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About Morton's Neuroma

Morton's neuroma is a rather painful condition caused by thickening of the nerve tissue in the toes. In majority of cases Morton's neuroma develops between the third and the fourth toe. This thickening can be quite prominent so that the person's foot is slightly elevated from the ground.

Morton's neuroma is responsible for pain in the ball of the foot. The pain is described as sharp or burning and the very foot can sting and burn or even feel numb. It is essential to mention that thickening is never so large that it can be easily noticed. The patient feels like standing on pebble or a stone. In case the pain lasts for more than a few days the person is supposed to consult his/her doctor who will determine the actual cause of pain in the ball of the foot and recommend appropriate treatment.

Even though scientists are not sure what causes Morton's neuroma in many cases the condition develops as a consequence of irritation. Excessive irritation of the nerve tissue induces its growth and the formation of the neuroma. Morton's neuroma can also be associated with injury and prolonged exposure to pressure. There are certain factors that can contribute to the condition and they include prolonged wearing of high-heeled shoes (especially if they are ill-fitting), participating in high-impact athletic activities (jogging, running etc.) and foot deformities (bunions, hammertoes etc.).

Therapy for Morton's Neuroma

Treatment for Morton's neuroma depends on the intensity of symptoms and it can be conservative or surgical. Doctors always first recommend conservative treatment and in case it fails, patients are treated surgically.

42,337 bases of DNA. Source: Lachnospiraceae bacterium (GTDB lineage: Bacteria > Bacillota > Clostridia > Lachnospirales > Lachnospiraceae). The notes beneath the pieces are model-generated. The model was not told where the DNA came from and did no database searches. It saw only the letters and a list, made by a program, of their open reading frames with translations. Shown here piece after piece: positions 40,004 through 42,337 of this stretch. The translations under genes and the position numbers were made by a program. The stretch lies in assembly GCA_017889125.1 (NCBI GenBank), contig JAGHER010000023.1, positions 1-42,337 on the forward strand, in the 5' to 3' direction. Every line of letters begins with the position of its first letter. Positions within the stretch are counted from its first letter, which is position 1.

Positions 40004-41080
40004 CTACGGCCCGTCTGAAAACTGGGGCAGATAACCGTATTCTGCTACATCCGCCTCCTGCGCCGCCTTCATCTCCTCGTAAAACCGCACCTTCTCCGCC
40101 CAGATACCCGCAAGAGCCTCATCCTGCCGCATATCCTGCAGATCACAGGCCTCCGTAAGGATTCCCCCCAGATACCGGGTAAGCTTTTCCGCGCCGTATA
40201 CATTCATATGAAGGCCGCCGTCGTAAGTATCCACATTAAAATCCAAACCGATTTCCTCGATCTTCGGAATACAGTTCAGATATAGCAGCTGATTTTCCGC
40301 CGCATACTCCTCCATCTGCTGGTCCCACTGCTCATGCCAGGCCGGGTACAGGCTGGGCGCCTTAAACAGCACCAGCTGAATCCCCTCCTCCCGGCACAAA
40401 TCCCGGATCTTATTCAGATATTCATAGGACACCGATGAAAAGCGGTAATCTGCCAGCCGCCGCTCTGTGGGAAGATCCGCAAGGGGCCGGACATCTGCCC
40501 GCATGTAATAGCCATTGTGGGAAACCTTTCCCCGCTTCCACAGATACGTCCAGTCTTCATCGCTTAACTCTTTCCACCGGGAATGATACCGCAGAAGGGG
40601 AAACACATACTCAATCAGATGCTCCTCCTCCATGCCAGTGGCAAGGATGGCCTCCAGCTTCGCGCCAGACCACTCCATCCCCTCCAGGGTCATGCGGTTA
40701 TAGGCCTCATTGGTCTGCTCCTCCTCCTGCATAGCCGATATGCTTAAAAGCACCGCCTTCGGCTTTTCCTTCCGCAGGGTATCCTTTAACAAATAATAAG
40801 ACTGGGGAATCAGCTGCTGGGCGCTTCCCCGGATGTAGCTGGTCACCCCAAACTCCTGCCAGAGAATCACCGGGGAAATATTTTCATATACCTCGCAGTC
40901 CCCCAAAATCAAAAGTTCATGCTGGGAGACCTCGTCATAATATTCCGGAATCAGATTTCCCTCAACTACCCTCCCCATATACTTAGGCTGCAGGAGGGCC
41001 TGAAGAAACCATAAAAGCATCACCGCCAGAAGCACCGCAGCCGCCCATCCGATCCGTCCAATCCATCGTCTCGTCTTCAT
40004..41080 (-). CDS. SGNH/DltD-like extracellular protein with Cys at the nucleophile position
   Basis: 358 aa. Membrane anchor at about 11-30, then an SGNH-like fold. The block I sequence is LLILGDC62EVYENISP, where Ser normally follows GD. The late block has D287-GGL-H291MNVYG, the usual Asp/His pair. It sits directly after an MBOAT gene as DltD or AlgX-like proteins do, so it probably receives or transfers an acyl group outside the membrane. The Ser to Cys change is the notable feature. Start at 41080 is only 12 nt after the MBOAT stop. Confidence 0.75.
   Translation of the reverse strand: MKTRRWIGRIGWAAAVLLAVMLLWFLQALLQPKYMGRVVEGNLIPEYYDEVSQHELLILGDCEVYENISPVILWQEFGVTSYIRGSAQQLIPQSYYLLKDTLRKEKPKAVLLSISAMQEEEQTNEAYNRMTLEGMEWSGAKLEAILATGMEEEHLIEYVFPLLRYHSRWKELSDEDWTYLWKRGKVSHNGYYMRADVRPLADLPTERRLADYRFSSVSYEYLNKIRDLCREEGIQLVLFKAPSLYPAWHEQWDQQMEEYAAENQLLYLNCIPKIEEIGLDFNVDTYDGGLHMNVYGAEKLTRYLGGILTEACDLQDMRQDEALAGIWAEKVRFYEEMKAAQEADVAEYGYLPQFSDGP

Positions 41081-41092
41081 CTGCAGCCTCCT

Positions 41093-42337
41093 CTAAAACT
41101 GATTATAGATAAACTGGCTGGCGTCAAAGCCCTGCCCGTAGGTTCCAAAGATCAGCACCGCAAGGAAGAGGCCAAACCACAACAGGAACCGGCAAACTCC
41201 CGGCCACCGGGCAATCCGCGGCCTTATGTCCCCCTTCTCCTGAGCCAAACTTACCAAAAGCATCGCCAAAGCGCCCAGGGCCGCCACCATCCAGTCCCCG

Pressure on the nerve associated with its growth and pain is reduced with arch supports and foot pads. They are placed inside the shoe and are available over-the counter. Patients can also get prescribed with custom-made arch supports or food pads. It is essential to stop wearing shoes that are not comfortable and women should stop wearing high-heeled shoes.

Some patients may benefit from injections of corticosteroids. Surgery is kept as a last resort and is only performed if Morton's neuroma fails to respond to conservative treatment. Cryogenic ablation is a minimally invasive procedure during which the affected nerve is exposed to cold. This way transmission of signals that register pain is affected. Unfortunately, this treatment does not provide with permanent pain relief. Decompression surgery is another option and includes cutting of ligaments that connect certain bones of the foot. And finally, the last option is resection of the growth. This surgery can cause permanent numbness of the foot hence is not commonly recommended.

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